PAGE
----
I visited again on a Wednesday night, and what a contrast to the Friday night! Tables were much easier to get, and there was a steady stream of takeaway customers. The Nagasaki Chambon didn’t seem as delicious as last time, it seemed almost plain and boring.

There is an interesting meal deal you can get: any $9.80 ramen dish, plus hand roll and gyoza, for a total of $12.50 There is also beer (Asahi and Sapporo), and BYO for a $2 corkage per person fee.

You know what? Looking at the history of the place, I think I have been here before! Was this the Japanese restaurant in Crows nest, where you got to eat like a sumo wrestler, and grind up your own sesame seed dipping sauce??

Ton Ton noodles
Regent Place, corner George and Bathurst Street, Sydney City (underneath the Lumiere building).
11am – 10pm last service, daily.

Review: Ryo’s Noodles

Having read Notquitenigella’s review of Ryo’s noodles, I thought that on my monthly food safari day, I should seek them out.

Ryo Tei

Despite having turned up at 1210 on a Friday, the place was already full, and the queue outside was a mix of the local Tafe staff and chinese. Approximately a 10 minute wait on Falcon Street, before we were shown inside to the bar. The place inside was tiny! It looked like a Victorian terrace, that had then been converted to something like a dry cleaners (as evidence by the rails hanging from the ceiling). Even the gas light fittings were still present. The lighting inside was quite dim, and the walls were painted a pastel yellow. They even have a “top 5” blackboard on the wall, listing the most popular dishes.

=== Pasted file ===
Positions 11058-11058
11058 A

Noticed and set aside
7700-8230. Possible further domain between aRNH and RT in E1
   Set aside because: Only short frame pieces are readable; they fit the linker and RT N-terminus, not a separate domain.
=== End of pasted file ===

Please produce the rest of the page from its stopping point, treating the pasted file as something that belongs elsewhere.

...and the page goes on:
I had to get the Miso Bolognaise, since NQN says that she hasn’t seen this elsewhere. We also tried the cold (ramen) noodle salad, and a cod fish roe rice ball, and a pork rice ball to start off with, since they sounded interesting.

The rice balls ($4.50)were delicious, wrapped in two nori sheets with corners of rice peeking through. So big, they almost overflowed the saucer that they were presented on. The pork was the favourite here – the meat itself was minced so finely, it was almost like tuna, or tuna confit. The cod roe rice ball had hot pink flecks of roe throughout, and you got little salty bursts of cooked roe as you bit into it, and the rice balls were still warm.

Ryo's Miso Bolognaise Ramen

The mains arrived not long after. The miso bolognaise (described as: Ramen dish with miso bolognaise sauce, $13), came with the “miso” sauce – mincemeat, shitake mushrooms, and after much investigation, pickled bamboo. A big pile of ramen noodles, sprinkling of spring onions and a soya sauce egg. It was a delicious, but very rich dish, and I found I had to return several times to my dish of pink ginger pickles to relieve my mouth of the taste.

Ryos Cold Noodle Salad

Ryos Cold Noodle Salad

Cold noodles are apparently the way to test the authenticity of the noodle. The cold noodle salad ($13) came with cucumber strips, strips of tonkotsu pork, corn, the soya sauce egg, a slice of seafood extender, and a light dressing. Plus a huge knob of hot english mustard on the side.This dish was really really light and flavoursome, without being rich and overbearing like my miso bolognaise. The ramen noodles had that perfect al-dente mouth feel. There are two kinds of cold noodle on the menu, one served with the dipping sauce separate, and one all combined, which is what we got.

Would love to go again, and try something on the top-5 menu – even for the chance to have the cold noodle salad dish to hog to myself.

Ryo’s Noodles (Ryo Tei)
125 Falcon Street, Crows Nest
Open Thursday – Sunday 12noon – 2pm, 6pm-9pm. I think.